Can police officers trick automobile drivers with bogus traffic stops? Cops in a small Ohio town seem to think so, and now they’re under attack for trying to sweep the city of drugs using a creative little loophole.
The Mayfield Heights, Ohio Police Department is under fire after the city recently decided to establish a “drug checkpoint” on Interstate 271. Randomly stopping cars and combing them for contraband is illegal, though, so law enforcement has been using the next best thing: fake checkpoints.
Cops in the Cleveland suburb of only 19,000 have been placing warning signs ahead of a bogus stop and then monitoring the behavior of drivers. If any cars demonstrate suspicious activity after being alerted of the phony roadblock, police say that’s enough to stop and search them.
Cocaine addiction put Kim on the wrong side of a drug deal gone bad, but that’s what God used to bring Kim a change of heart.
www.abcnews.go.com – AP
Two California teenagers were arrested after they gave one of the girl’s parents milkshakes spiked with prescription sleeping pills so she could use the Internet past her curfew, police said.
The medicated shakes worked, but the parents became suspicious when they woke up groggy the next morning, Rocklin police Lt. Lon Milka told The Sacramento Bee in a story Thursday. They obtained a drug kit from police so they could test themselves for tampering,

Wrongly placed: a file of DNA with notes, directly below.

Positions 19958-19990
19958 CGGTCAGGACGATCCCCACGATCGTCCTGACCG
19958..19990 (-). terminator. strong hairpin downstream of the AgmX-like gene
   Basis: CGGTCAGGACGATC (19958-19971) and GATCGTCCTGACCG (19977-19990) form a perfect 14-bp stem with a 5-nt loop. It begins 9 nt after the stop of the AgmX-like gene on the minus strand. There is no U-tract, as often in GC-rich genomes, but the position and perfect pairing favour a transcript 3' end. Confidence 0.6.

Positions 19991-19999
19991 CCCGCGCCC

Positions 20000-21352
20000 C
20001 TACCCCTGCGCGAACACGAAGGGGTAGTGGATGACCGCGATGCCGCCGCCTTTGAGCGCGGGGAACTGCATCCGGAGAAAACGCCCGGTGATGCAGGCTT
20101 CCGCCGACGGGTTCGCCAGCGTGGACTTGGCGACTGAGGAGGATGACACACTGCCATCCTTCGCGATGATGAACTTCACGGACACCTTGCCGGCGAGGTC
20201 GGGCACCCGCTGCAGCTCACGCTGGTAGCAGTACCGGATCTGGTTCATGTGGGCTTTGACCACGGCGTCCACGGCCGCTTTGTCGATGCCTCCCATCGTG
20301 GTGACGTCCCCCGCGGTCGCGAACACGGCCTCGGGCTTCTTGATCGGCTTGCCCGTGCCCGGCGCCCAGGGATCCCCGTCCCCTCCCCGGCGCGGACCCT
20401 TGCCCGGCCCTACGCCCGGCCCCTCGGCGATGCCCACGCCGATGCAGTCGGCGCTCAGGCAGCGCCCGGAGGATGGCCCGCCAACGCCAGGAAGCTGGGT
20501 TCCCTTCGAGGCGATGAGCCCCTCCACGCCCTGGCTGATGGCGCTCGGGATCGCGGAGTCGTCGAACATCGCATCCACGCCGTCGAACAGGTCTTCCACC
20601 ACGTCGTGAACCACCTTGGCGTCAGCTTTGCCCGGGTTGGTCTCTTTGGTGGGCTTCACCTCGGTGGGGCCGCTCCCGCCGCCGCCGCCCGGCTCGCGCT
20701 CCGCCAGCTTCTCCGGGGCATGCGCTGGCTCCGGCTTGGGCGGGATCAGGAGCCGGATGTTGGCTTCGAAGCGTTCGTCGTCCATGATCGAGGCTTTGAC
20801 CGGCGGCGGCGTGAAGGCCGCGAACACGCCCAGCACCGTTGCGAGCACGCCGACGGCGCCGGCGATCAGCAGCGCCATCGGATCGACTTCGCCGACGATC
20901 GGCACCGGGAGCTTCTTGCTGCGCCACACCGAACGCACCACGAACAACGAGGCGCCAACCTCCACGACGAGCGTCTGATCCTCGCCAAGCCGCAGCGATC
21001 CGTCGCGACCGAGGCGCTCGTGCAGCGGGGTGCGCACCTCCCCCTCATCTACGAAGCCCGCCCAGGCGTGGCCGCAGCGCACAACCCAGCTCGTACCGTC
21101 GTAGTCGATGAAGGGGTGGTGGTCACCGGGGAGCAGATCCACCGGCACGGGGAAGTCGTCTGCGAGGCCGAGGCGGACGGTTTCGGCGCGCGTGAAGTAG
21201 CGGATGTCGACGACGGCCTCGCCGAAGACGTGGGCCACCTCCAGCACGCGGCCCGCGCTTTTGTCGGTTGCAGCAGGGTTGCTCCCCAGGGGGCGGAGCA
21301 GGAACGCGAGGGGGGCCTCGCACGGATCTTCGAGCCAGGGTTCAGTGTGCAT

The tests came back positive, and the couple went back to police with the results. Their 15-year-old daughter and her 16-year-old friend were taken to Juvenile Hall on Saturday and booked on suspicion of conspiracy and willfully mingling a pharmaceutical with food, Milka said.
Child therapist Leslie Whitten Baughman told The Bee that while it is normal for adolescents to act out while asserting their individuality, drugging their parents “would not be a healthy level of rebellion.”
Milka said the younger girl told investigators that she thought her parents’ Internet policy was too strict. Internet access at the family’s home was shut off every night at 10, he said.
“The girls wanted to use the Internet, and they’d go to whatever means they had to,” he said.
Authorities are not identifying the teens because they are minors. Placer County prosecutors have not yet decided whether to file charges.